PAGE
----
History encourages people to stop repeating past mistakes. It has also inspired timeless stories of war and peace.
In Jackson history has made its mark on nine artists who have created work for a collaboration between the Art Association of Jackson Hole and the Jackson Hole Historical Society and Museum.
Asked to fashion pieces that are inspired by the museum’s collection, the artists made ceramic pots, collages, paintings, prints and other projects.
Their art is now on sale at the museum’s location at 225 N. Cache St. Some of the artists also made work for the museum’s second location, which is at the corner of Glenwood Street and Deloney Avenue.
“The Art Association has blossomed in the last few years,” contributing artist Valerie Seaberg said. “This is one example of how we are starting to realize the dream we had, which was to become more collaborative and have projects that are really synergistic.”
Museum board member Bill Best thought of enlisting the help of the association when he and his wife were discussing the gift items listed in Smithsonian Magazine.
“They have various catalog items based on their collections,” Best said. “We decided it would be fun to get a group of artists together, have them look at our collection and create art that relates to it.”
Interested in Best’s idea, the association’s employees recruited several artists who work in different mediums.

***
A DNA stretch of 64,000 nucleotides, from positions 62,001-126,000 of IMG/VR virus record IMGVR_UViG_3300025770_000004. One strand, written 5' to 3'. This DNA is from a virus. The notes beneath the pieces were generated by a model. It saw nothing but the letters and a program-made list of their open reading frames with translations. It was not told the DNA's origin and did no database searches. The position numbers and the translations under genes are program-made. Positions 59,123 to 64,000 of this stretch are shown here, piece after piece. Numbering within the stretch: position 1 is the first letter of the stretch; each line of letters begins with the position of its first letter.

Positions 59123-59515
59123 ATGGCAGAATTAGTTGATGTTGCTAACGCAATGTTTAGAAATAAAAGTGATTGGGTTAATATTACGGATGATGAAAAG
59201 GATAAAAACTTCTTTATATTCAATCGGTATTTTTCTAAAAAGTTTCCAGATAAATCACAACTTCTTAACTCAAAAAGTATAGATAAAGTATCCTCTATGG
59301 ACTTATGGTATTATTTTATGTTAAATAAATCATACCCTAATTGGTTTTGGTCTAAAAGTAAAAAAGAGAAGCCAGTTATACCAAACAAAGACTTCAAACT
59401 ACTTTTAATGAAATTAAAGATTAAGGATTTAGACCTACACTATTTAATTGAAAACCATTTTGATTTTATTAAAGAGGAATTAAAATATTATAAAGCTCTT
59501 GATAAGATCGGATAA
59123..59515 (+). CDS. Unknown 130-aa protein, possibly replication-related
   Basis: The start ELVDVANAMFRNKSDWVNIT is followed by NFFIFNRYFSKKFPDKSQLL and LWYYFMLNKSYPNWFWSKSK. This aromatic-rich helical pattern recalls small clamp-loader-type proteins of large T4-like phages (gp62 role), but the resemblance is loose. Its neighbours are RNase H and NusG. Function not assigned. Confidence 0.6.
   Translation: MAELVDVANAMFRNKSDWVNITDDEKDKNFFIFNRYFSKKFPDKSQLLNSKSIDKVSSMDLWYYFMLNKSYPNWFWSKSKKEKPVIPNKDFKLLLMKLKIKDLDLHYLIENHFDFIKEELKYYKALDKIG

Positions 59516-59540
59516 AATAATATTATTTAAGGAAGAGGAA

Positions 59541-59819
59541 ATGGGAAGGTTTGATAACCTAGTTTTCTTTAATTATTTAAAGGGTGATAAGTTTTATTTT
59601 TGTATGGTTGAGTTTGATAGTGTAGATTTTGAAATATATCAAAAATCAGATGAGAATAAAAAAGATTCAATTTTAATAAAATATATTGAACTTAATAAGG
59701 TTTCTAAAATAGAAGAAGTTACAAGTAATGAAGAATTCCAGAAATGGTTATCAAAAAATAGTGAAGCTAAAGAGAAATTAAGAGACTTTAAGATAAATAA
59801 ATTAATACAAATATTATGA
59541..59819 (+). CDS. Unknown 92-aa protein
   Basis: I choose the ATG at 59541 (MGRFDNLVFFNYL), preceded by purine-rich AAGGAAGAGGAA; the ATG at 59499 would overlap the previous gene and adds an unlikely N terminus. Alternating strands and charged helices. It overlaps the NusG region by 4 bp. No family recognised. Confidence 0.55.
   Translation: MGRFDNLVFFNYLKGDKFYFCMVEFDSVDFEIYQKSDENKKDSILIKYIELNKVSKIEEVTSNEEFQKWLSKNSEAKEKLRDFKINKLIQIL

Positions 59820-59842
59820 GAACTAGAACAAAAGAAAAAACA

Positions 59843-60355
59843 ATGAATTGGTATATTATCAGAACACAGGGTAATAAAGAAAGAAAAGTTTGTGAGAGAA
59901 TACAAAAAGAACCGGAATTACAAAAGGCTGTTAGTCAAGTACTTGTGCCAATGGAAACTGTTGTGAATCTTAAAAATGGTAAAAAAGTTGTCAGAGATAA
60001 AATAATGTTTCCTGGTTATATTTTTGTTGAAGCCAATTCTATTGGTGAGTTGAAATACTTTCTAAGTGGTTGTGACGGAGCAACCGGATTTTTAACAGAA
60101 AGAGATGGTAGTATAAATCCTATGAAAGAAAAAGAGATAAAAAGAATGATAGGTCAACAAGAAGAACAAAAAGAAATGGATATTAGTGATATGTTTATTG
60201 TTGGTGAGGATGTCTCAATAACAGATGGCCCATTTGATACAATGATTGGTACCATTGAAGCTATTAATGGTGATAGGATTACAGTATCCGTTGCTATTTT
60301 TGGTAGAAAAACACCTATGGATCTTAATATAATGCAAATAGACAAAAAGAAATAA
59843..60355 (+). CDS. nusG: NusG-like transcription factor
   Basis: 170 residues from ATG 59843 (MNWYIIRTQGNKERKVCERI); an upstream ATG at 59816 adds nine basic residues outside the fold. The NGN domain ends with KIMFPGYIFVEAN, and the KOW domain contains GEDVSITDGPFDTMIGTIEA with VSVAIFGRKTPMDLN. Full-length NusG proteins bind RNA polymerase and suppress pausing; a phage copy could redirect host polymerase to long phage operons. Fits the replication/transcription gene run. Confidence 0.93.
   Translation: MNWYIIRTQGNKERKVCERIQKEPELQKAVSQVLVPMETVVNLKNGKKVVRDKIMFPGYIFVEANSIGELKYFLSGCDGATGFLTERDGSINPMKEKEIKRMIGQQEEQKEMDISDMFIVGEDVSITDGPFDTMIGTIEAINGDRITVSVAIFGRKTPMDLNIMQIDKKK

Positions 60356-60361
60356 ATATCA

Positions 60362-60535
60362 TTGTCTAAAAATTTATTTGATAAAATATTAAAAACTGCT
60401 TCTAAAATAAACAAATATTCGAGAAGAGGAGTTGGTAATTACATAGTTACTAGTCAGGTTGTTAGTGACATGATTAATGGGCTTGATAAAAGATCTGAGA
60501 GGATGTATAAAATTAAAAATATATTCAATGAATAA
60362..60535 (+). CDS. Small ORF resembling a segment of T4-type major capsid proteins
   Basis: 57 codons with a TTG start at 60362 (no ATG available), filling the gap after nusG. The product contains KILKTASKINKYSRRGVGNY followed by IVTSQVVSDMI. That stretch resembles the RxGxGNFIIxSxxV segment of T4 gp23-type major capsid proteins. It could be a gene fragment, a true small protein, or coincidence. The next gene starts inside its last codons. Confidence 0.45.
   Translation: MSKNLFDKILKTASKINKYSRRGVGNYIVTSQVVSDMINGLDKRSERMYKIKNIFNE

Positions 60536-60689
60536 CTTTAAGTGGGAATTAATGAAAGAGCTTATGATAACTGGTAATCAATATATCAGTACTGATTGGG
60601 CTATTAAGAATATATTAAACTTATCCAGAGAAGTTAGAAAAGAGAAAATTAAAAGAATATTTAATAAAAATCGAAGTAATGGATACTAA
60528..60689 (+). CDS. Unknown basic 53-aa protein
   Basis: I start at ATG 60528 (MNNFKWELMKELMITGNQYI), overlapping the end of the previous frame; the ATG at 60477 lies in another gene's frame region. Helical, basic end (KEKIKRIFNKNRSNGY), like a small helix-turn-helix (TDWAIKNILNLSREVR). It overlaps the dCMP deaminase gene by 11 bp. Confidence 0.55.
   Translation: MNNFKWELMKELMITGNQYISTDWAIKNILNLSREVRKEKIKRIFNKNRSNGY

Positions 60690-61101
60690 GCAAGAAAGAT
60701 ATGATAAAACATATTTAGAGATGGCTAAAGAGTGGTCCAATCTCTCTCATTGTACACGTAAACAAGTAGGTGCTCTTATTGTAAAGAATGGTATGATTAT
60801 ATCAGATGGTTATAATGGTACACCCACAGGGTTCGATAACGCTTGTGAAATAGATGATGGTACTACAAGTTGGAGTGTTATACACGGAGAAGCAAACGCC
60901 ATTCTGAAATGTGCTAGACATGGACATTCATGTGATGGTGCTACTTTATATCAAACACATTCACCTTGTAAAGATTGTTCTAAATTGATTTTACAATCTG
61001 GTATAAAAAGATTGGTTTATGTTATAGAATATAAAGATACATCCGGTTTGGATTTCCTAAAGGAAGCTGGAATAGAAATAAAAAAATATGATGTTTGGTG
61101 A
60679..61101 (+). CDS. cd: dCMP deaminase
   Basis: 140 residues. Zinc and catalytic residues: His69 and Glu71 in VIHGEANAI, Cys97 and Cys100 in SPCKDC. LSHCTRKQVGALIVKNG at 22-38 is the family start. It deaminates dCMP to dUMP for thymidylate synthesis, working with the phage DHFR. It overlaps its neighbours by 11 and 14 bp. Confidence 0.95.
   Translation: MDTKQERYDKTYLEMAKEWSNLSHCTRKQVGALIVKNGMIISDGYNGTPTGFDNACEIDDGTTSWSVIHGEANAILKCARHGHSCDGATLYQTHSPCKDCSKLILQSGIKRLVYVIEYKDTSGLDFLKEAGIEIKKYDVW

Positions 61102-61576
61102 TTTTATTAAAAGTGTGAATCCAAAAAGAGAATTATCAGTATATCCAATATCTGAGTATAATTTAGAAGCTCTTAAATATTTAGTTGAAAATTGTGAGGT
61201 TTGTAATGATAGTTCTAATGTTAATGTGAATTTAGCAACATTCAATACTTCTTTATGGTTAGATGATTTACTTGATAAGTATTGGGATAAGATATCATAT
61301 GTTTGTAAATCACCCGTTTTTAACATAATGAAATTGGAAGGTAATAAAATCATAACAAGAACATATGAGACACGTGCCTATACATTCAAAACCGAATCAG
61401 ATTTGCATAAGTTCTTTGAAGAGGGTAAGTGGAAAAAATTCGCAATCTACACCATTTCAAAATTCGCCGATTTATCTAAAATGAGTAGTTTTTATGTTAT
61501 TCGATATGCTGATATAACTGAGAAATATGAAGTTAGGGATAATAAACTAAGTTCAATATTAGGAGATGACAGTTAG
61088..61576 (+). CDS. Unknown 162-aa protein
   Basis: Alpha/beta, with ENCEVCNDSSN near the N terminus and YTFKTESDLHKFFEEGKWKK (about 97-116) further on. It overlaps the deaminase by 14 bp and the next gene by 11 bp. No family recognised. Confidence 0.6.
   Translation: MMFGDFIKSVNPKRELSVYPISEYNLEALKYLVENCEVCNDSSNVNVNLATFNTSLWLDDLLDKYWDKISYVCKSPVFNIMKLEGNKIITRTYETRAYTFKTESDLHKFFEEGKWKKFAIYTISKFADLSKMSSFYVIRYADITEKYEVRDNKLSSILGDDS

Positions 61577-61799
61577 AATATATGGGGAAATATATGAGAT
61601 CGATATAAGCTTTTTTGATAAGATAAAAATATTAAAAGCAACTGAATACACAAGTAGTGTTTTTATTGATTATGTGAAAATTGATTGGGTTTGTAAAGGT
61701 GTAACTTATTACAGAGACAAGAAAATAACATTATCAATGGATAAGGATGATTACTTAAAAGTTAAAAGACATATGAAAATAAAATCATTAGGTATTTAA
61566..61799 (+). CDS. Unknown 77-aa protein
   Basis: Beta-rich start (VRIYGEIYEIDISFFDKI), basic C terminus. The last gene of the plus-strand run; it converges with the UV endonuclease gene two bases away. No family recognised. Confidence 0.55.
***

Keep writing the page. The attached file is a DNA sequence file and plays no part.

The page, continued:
“We asked artists to submit proposals,” said Alison Brush, the association’s director of development and community relations. “The proposals were reviewed and nine artists were selected.”
For her collection of works, Seaberg used American Indian burnishing techniques to make ceramic pots.
“I buried my ceramic pieces,” Seaberg said. “Once they were covered with organic materials, I lit a fire over them and let them smolder until they turned black.”
Once the pieces had a shiny finish, Seaberg used a coil technique to weave horsehair and beads onto each pot’s lip.
“Horses have a long history with Native Americans and cowboys,” Seaberg said.
Like Seaberg, Callie Peet used several materials to make her collages that relate to a door from the Moose Head Ranch that is on display at the museum on Cache Street.
She said her decoupage creations were coincidental. Long before she decided to take part in the art and history collaboration, Peet purchased Moose Head Ranch stationery, letterhead and brochures at an auction.
When she saw the door, she knew she could finally put the Moose Head Ranch items to use.
Peet’s collages also have bottle caps, rulers, advertisements and postcards that were manufactured in the ’50s.
While Peet and Seaberg made multimedia pieces, Katy Fox decided to stick with one medium.
She painted 5-by-7-inch watercolors of photos she found in the museum’s archives.
“I feel like the landscape hasn’t changed that much, but the people have changed a lot,” Fox said. “The way we interact with the landscape has also changed.”
Wanting to show how people have changed over time, Fox used a monochromatic color palette to form images of photos that were taken in the ’30s, ’40s and ’60s.
“I painted a photo that was taken in the ’60s of a guy fishing,” Fox said.“I also painted a 1940s rodeo queen and a woman feeding chickens in the ’30s.”
Brush hopes that Fox’s paintings, and the other works that can be purchased, will get people interested in history.
“It’s unusual to find a project that is a collaboration between nonprofits that have the common desire to share the heritage of Jackson Hole’s culture,” Brush said. “It bridges the past and the present.”
Other pieces for sale include Dave McNally’s limited edition prints of American Indian portraits, Sharon Thomas’ paintings, Lee Naylon’s photographs, Christine Meytras’ paintings, Peet’s jewelry and Sam and Jenny Dowd’s ceramic pieces.